Federal Cyber Watchdog Bombs Cybersecurity AuditDepartment of Homeland Security inspector general says US-CERT isn't properly patching and securing its systems or complying with policy.
The United States Computer Emergency Readiness Team (US-CERT), the federal agency tasked with compiling and disseminating information and technical assistance about cybersecurity incidents to both the government and public, doesn't have its own cybersecurity entirely in order, according to a review by Department of Homeland Security (DHS) auditors.
The review looked into US-CERT's four main IT systems, including the Mission Operating Environment (MOE), Einstein, the Homeland Security Information Network (the agency's portal), and the agency's public website. The MOE allows US-CERT personnel to exchange and access security incident data and system anomalies. Einstein includes intrusion detection and network flow monitoring systems mandated for use by federal agencies.
While the MOE server rooms require smartcards for access and are monitored by video, the DHS's inspector general warned that the MOE systems themselves suffered from hundreds of high-risk vulnerabilities. The inspector general used Tenable Network Security's Nessus vulnerability scanning software to discover a total of 540 vulnerabilities on MOE systems, including 202 that were deemed to be "high-risk," meaning that they "can compromise the confidentiality, integrity, and availability of sensitive data."
"MOE application and operating system vulnerabilities that are not mitigated could compromise the Einstein data accessed through the system," the report said. "These vulnerabilities could lead to arbitrary code execution, buffer overflow, escalation of privileges, and denial-of-service attacks."
The vulnerabilities, the report said, generally result from inadequate application patching, despite edicts from DHS and the National Institute of Standards and Technology to keep software patches up-to-date. The problems include vulnerabilities in Microsoft applications, Adobe Acrobat, and Sun Java running on both Windows and Red Hat Linux operating systems.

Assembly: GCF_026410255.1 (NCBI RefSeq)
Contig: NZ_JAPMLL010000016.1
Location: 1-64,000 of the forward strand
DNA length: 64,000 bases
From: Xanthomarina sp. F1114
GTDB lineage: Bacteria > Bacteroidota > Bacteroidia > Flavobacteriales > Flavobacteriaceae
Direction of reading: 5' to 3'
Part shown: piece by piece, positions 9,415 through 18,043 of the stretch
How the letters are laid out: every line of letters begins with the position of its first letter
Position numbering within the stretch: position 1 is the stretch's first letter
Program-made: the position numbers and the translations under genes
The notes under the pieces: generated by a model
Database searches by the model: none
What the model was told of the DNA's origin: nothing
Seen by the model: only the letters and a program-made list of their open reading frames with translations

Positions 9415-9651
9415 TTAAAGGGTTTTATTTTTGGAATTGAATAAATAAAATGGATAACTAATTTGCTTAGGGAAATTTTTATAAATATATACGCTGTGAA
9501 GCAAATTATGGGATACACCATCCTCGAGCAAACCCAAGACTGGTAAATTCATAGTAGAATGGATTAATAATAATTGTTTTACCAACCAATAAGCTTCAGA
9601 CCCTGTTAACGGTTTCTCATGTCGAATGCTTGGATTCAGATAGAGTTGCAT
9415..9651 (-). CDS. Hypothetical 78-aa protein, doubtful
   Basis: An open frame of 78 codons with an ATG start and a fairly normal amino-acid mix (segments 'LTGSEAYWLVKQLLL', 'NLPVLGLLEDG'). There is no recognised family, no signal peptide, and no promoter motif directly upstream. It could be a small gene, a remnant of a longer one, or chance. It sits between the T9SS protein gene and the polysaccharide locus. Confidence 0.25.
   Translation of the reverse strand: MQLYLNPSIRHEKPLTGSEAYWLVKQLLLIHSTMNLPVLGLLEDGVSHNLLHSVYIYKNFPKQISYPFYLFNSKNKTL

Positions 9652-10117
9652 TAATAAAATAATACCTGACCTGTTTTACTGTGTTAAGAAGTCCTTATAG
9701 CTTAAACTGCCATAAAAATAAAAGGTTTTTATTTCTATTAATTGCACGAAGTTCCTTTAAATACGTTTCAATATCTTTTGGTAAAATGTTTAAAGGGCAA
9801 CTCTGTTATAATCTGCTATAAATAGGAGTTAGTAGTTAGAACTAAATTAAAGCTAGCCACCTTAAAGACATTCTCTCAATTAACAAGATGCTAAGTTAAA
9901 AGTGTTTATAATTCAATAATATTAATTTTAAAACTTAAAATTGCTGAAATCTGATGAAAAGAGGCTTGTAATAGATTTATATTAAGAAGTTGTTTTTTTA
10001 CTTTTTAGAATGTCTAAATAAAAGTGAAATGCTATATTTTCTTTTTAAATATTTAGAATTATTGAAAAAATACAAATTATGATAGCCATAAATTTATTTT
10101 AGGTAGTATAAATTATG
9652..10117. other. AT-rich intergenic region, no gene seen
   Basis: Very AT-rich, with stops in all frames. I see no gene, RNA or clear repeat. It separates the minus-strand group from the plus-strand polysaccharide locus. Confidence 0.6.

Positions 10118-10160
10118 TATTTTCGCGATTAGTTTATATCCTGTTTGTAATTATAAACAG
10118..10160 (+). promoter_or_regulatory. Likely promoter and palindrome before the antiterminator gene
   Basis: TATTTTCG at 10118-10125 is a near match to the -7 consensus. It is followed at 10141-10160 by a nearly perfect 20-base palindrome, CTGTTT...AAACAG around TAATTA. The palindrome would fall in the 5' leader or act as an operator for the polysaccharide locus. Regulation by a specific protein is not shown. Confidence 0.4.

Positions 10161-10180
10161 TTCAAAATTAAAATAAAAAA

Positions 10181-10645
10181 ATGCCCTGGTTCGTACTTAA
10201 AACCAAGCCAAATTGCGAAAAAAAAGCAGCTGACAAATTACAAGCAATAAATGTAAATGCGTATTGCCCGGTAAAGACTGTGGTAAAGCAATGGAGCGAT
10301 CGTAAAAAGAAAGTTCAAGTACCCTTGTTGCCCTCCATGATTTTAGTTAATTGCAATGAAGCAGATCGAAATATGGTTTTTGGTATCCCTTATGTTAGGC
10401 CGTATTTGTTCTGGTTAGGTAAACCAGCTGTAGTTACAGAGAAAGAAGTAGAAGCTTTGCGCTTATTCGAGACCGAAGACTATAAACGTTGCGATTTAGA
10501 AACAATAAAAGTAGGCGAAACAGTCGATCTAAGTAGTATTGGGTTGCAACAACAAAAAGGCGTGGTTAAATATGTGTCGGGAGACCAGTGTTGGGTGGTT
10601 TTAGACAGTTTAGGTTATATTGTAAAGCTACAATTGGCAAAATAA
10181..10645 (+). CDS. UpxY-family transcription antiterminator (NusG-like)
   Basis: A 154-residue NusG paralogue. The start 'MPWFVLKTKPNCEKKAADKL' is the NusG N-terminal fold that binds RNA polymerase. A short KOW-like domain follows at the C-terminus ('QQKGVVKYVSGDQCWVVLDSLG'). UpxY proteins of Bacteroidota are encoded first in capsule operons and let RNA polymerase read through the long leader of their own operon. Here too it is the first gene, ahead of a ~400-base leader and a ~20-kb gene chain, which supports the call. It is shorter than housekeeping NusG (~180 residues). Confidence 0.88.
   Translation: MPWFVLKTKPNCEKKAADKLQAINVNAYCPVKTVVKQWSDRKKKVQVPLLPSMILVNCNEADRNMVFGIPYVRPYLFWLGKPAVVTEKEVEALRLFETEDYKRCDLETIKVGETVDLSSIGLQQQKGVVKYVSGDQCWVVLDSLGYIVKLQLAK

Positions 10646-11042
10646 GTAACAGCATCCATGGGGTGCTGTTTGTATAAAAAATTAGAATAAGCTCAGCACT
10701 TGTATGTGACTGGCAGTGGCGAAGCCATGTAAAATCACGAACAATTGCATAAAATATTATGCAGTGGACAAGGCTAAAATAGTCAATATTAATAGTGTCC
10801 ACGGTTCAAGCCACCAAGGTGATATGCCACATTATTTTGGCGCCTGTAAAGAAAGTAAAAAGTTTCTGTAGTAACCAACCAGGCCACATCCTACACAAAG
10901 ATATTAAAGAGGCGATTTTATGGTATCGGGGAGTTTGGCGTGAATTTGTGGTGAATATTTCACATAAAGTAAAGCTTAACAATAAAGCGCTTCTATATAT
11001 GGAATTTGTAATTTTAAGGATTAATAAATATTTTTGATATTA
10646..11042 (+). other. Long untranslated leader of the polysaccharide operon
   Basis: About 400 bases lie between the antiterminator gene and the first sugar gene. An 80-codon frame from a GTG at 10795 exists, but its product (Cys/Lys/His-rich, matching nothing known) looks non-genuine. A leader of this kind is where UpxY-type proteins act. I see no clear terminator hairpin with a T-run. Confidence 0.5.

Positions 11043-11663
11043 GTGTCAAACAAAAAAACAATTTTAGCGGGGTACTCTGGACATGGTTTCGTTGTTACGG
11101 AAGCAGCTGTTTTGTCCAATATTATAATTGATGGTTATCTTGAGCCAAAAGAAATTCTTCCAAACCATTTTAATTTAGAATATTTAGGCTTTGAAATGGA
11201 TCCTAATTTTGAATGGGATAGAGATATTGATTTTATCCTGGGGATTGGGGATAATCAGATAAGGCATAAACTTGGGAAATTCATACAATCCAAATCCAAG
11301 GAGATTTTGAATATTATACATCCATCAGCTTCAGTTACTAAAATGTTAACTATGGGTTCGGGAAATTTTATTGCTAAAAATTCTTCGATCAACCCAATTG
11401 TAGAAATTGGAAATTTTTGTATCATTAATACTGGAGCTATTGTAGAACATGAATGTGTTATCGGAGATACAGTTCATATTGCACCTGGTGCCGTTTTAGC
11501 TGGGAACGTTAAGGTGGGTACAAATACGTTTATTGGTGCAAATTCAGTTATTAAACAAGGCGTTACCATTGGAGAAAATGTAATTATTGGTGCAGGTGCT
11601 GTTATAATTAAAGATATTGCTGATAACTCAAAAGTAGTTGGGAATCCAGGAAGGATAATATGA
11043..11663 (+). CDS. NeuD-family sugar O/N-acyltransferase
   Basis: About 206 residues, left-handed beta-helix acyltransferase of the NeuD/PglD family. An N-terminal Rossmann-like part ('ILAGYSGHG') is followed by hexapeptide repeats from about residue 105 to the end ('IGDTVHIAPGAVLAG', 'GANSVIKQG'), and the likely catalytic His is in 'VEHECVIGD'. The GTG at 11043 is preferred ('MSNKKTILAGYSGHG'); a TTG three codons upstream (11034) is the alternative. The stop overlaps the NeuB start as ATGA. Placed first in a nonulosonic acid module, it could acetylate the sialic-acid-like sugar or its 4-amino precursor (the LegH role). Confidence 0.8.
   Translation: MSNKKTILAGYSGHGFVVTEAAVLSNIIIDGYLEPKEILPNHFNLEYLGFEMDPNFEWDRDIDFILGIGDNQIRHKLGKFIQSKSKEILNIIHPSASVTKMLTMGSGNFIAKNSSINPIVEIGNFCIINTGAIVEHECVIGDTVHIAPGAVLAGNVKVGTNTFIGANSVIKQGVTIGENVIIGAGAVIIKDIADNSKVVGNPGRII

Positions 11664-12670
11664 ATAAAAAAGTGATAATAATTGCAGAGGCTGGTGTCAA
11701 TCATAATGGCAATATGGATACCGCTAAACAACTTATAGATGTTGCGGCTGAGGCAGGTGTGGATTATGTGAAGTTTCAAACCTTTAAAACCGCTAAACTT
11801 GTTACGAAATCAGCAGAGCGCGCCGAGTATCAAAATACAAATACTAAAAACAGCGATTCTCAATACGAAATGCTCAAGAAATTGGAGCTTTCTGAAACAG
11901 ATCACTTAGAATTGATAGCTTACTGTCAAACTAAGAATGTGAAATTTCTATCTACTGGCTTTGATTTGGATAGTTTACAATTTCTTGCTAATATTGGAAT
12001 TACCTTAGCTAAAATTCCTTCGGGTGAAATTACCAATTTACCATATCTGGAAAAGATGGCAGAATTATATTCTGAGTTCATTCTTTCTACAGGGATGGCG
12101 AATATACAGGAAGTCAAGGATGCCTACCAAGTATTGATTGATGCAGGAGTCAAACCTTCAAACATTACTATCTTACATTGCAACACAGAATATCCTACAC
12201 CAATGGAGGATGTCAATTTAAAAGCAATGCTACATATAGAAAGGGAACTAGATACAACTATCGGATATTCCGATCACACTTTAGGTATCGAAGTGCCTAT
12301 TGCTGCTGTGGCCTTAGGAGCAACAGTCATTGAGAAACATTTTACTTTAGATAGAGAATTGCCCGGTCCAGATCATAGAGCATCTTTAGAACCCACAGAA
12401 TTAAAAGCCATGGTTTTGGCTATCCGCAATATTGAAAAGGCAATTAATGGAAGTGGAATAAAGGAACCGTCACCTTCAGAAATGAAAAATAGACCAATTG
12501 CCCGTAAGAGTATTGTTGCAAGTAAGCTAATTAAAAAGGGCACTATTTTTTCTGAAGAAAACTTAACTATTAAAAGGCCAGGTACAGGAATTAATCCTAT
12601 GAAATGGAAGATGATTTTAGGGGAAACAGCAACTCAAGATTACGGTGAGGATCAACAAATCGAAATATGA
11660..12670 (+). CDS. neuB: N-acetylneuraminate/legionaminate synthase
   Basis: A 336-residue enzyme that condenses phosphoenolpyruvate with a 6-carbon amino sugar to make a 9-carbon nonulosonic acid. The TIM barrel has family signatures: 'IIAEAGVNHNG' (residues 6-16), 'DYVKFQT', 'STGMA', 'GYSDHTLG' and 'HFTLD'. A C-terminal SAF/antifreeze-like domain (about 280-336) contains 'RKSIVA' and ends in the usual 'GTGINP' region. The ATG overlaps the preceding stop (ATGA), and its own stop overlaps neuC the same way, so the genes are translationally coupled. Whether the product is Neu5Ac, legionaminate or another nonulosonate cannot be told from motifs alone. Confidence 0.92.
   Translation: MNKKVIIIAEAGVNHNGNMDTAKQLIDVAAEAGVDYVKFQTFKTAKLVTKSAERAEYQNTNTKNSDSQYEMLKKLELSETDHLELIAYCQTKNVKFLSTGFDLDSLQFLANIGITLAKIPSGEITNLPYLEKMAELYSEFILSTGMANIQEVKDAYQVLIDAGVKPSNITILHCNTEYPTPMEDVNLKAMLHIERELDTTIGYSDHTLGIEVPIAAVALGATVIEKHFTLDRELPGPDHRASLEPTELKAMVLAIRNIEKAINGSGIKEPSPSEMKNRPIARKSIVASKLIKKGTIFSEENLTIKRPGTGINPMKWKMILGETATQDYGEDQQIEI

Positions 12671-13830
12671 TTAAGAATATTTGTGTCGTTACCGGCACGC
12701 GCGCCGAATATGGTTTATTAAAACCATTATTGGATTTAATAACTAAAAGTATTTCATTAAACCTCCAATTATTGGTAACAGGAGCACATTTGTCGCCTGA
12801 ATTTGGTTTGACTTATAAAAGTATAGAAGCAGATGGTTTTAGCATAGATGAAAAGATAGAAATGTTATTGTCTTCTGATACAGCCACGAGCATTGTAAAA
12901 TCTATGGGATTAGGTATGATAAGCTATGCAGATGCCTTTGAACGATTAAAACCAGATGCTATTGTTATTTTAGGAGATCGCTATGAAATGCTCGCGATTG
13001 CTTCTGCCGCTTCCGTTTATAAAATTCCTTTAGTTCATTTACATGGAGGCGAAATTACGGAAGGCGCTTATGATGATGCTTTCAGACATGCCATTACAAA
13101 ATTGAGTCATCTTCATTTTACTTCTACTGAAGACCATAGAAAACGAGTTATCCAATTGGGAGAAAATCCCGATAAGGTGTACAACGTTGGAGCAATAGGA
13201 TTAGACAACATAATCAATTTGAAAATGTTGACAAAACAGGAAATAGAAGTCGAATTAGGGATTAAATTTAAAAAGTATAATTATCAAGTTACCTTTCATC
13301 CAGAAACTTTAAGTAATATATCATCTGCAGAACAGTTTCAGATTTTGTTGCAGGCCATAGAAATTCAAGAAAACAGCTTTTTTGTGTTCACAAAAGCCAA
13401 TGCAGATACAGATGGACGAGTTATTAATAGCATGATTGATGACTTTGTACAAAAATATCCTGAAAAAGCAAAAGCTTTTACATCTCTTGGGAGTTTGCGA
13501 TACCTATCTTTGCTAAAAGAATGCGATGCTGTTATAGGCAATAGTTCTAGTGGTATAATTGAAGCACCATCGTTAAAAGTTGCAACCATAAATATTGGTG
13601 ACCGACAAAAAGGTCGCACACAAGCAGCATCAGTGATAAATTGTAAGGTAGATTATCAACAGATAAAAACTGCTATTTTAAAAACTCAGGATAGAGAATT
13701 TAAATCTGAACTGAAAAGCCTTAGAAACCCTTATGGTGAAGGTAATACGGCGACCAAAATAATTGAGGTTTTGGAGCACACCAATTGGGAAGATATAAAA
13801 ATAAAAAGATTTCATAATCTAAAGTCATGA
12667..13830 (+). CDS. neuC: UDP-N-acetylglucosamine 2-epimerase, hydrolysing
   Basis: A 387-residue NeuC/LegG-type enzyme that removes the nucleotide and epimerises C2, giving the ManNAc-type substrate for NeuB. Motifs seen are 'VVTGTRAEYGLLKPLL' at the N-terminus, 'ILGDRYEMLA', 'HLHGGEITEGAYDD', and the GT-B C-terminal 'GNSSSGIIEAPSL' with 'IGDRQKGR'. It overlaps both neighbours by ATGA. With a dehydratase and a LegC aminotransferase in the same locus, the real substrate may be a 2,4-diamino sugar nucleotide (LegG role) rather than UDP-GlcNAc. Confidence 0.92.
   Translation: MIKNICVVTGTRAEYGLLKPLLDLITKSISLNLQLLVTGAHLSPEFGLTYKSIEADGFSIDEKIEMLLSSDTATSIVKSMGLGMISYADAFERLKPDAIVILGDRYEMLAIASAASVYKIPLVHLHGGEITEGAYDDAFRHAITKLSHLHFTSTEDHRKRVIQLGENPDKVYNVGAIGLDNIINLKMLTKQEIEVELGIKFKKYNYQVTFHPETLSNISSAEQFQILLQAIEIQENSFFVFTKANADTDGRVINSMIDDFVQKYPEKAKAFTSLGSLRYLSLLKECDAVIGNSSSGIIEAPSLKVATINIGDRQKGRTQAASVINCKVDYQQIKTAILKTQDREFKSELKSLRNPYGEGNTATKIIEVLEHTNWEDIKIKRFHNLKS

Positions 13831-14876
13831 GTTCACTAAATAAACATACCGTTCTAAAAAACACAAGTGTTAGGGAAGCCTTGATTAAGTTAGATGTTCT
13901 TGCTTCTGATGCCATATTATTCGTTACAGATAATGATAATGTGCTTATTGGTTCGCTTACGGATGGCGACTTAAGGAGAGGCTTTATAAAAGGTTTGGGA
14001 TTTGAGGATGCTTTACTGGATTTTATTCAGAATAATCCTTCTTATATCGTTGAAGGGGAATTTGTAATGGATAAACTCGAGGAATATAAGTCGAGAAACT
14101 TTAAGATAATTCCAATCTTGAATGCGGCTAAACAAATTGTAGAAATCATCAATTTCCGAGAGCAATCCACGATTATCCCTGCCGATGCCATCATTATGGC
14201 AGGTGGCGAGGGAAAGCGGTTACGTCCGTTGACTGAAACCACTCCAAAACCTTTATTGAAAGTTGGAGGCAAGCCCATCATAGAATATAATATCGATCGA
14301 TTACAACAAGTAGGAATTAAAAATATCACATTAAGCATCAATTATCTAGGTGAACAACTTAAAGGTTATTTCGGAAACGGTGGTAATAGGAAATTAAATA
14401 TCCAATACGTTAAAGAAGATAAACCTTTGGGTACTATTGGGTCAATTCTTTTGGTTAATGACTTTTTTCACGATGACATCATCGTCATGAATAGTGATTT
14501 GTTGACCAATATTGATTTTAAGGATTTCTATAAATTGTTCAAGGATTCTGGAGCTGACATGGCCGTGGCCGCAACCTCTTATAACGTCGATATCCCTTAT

While auditors were carrying out their review, MOE application patches were being applied manually, rather than automatically, and because MOE consists of hundreds of machines, this process was arduous and patches weren't getting applied quickly or universally. This has since changed, as the National Cyber Security Division (the agency that operates US-CERT) recently deployed software management systems that can automatically patch software. NCSD has also patched the identified vulnerabilities.
The report found that, contrary to Federal Information Security Management Act requirements, NCSD hadn't updated the status of known security weaknesses as part of its cybersecurity plan. It also hadn't established adequate cybersecurity awareness or role-based cybersecurity training programs, as it hadn't identified required security courses and focus areas for system administrators and contractors and hadn't appointed a cybersecurity training coordinator.
In addition, NCSD's staff hadn't reviewed or approved FISMA-required certification and accreditation documentation and conducted only incomplete self-assessments of the agency's cybersecurity systems. It also wasn't complying with DHS policies for firewall testing and physical security of server rooms.